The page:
It was a long and difficult fire operation, but the flames had been held to three buildings when it appeared at the height of the blaze that things could grow much worse. The fire was finally declared under control at 2:12 A.M. and final overhaul operations began.

"We were feeling good," Kilduff said. "It had been a spectacular job and we saved three buildings. The members did a great job." Then word of a missing civilian came and the wind was immediately taken from their sails.

Late Monday night, firefighters recovered the body of the missing 87-year-old man from the top floor. Their recovery effort had been delayed due to the dangerous condition and collapse potential of the burned structure. Injuries to both civilians and firefighters were rather low considering the number of occupants and more than 250 firefighters on scene. (The FDNY later reported that 30 firefighters and EMTs and three civilians were injured in the fire.)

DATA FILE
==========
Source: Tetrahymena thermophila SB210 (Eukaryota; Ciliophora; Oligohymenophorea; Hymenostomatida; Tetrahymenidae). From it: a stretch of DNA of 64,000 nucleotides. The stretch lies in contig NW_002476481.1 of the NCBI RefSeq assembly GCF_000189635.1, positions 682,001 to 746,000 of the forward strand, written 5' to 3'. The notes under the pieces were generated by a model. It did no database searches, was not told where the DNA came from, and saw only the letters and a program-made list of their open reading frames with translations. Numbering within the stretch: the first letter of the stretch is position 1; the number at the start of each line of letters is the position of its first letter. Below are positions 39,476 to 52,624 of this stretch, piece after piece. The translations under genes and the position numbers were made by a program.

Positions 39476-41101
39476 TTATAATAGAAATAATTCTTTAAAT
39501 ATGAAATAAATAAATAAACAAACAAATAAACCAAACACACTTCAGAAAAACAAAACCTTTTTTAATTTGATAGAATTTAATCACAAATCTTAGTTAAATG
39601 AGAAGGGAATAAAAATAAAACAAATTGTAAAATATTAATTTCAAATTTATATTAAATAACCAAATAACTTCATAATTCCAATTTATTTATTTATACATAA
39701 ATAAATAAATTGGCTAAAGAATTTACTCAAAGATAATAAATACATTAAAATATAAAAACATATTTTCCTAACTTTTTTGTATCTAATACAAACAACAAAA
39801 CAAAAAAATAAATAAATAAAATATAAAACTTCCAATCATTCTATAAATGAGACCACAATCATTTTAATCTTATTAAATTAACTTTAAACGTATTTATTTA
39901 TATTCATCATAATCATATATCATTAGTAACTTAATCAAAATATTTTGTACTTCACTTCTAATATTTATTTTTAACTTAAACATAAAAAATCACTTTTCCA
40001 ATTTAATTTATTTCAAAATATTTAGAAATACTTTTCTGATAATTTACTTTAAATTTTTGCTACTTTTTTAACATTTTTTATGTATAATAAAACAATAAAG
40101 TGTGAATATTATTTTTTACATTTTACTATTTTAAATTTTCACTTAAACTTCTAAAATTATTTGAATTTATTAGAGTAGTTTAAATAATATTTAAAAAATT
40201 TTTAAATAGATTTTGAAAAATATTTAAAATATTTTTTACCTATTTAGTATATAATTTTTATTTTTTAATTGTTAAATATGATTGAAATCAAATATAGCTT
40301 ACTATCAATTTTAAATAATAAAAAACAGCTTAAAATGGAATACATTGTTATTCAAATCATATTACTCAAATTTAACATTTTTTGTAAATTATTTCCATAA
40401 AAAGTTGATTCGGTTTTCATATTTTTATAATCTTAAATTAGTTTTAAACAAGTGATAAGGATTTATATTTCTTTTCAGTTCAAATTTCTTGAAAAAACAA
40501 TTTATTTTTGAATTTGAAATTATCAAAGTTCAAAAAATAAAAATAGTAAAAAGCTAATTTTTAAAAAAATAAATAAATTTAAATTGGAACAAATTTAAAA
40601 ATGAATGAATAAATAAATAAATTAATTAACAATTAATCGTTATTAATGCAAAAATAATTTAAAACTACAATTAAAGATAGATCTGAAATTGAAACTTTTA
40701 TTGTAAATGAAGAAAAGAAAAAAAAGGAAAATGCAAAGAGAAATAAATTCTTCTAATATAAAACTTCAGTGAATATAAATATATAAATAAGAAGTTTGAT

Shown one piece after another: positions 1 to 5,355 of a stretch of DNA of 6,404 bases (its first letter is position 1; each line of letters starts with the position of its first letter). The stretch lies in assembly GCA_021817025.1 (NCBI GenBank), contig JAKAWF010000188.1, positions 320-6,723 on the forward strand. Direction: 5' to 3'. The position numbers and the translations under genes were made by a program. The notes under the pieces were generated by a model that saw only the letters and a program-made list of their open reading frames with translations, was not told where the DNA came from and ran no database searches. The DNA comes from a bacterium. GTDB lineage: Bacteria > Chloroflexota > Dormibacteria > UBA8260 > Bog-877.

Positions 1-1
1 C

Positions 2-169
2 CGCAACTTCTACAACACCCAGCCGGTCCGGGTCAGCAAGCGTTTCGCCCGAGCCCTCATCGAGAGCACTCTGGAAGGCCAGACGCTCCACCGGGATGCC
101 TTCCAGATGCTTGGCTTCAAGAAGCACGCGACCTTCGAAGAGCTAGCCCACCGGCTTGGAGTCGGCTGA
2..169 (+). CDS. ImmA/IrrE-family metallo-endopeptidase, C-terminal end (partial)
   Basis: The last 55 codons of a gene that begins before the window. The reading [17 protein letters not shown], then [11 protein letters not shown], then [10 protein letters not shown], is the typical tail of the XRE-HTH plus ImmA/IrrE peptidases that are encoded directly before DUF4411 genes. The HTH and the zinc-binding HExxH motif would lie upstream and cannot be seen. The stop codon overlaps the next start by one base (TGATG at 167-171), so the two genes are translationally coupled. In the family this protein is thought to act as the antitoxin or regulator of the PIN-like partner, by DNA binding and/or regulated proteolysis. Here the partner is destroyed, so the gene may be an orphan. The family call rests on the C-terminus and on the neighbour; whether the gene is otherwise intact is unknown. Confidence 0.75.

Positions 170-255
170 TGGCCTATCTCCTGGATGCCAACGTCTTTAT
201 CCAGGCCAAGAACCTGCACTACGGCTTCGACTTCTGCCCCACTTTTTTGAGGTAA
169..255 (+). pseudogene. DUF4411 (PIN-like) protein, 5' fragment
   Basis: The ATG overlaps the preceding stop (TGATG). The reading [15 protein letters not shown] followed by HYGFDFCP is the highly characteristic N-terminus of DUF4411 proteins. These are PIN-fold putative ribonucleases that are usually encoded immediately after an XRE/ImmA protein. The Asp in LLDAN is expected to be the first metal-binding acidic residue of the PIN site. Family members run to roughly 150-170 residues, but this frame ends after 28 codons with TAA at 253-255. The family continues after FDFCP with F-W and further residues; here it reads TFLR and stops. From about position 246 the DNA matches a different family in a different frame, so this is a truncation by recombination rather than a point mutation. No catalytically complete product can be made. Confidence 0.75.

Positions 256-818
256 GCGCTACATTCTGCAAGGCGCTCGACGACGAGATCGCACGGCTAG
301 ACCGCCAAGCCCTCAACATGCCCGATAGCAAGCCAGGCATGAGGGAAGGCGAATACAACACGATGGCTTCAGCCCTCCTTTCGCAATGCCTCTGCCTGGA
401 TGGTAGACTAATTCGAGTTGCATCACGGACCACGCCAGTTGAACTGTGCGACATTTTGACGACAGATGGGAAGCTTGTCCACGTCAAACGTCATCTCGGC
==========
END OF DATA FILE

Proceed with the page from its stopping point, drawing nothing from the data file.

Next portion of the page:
After a three-week investigation, FDNY fire marshals later determined the blaze was caused by an overheated electrical junction box that fed power into 283 Grand St. The box was in the rear of the 99-cent store, in a storage area. The fire marshals said sparks or heat from the box itself started the fire. A report issued by the fire marshals stated, "Following multiple interviews and a painstaking forensic examination of the site that included study of burn patterns at the scene, marshals traced the fire's origin to the roughly three-inch junction box. Marshals began to focus upon the box after noticing melted copper wire feeding out of it. Copper wire typically only melts because of a problem, such as a short, within the box and not as the result of an external flame."

PAUL HASHAGEN, a Firehouse® contributing editor, is a retired FDNY firefighter who was assigned to Rescue 1 in Manhattan. He is also an ex-chief of the Freeport, NY, Fire Department. Hashagen is the author of FDNY: The Bravest, An Illustrated History 1865–2002, the official history of the New York City Fire Department, and other fire service books. His latest novel, Fire of God, is available at dmcfirebooks.com.